By Heidi Lewis
Ah, the gentle pastoral life of farming. Tweeting birds, sweet breezes, warm sunshine smiling on tender seedlings... and your Mach2 Flamethrower with a pistol grip, igniter trigger and duel nitro fuel tanks strapped on your back! Kowabungah! Okay, farming is not a war per se, but it is the art of keeping one thing down so another can grow. Farmer Poet Michael Carey said something to that effect.
The mache in our central TakeHome cases this week is a tender green, that like many succulent greens, got a promotion from weed to lettuce based on its excellent taste. To grow this low growing velvety rosette, a farmer will sow the seed, then when the weeds spring up (remember weeds abhor a vacuum) they scorch the field with a little flame, destroying the opportunistic and fast growing weeds. This allows the mache seed, which is a day or two slower, to emerge in a field free of competition. It’s all about the tools.
In the US, it's called lamb's lettuce or corn salad, and known as La Mí¢ché in France. Mache had a champion to bring it to its current popularity. Founder and CEO of Epic Roots, Todd Koons, is the self-named Johnny Appleseed of baby lettuces; he set the trend of tender mixed greens. For 20 years, he's been promoting mache with the perspective that the American palate is ready for a tender green. Food critic Julia Moskin agrees, "In the 80s and 90s, there was a discovery of the more bitter and peppery herbs, like arugula and watercress, and that's how we come by these mesclun mixes that are now so popular," Moskin says. "And now we are seeing a movement away from that toward a more sweeter, gentler kind of lettuce, and to really sweet lettuces like mache."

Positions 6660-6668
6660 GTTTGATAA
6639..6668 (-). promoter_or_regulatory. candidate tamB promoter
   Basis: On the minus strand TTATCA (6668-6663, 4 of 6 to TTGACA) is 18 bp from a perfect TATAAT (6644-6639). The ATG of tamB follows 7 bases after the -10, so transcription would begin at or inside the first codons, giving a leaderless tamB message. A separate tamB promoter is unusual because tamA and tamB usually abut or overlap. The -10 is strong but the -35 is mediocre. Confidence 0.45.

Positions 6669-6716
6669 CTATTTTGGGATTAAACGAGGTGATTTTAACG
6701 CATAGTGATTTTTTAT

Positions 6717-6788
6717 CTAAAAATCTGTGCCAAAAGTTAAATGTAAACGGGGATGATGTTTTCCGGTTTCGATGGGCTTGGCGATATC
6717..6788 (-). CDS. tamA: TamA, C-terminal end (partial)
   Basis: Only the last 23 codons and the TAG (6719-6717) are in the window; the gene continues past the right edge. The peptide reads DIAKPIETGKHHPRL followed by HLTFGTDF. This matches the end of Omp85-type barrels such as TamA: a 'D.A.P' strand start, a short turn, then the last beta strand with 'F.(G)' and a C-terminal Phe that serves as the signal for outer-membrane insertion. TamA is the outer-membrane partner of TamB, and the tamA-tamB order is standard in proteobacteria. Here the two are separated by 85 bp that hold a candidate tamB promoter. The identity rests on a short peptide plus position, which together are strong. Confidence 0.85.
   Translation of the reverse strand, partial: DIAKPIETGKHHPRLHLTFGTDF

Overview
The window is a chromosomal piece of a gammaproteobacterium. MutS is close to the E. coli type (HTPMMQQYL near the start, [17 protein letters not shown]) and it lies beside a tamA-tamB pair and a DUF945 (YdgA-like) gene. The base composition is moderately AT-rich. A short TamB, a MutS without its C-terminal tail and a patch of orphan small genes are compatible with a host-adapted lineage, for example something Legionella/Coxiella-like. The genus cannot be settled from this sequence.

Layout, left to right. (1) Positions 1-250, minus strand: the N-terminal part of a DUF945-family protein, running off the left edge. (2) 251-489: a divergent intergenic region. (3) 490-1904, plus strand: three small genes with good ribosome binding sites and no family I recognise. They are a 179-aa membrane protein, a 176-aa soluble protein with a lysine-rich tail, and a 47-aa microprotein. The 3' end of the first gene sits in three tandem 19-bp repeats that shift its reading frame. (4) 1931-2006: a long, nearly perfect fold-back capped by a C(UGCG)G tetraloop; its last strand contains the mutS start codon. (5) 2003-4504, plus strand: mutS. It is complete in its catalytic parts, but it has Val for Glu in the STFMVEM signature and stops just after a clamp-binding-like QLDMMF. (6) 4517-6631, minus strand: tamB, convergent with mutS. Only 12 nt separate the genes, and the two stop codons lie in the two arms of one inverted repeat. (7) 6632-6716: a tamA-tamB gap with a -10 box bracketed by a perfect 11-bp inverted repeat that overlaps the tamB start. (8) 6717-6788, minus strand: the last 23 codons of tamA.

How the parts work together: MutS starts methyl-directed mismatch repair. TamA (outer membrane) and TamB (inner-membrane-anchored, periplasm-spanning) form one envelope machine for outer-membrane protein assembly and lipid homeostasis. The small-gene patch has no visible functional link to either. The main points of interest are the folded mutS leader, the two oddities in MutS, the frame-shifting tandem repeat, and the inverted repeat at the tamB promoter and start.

Your tender mache is superb with a simple drizzle of good olive oil and squirt of lemon. Or treat it to a few slices of strawberry and a daring dash of balsamic vinegar. However you eat it, speak softly and carry a big fork.
Preparation: Wash gently and spin dry in salad spinner or dab dry with dish towel.
Storage: Very perishable, use as soon as possible. Store in clamshell or plastic bag in crisper section of fridge.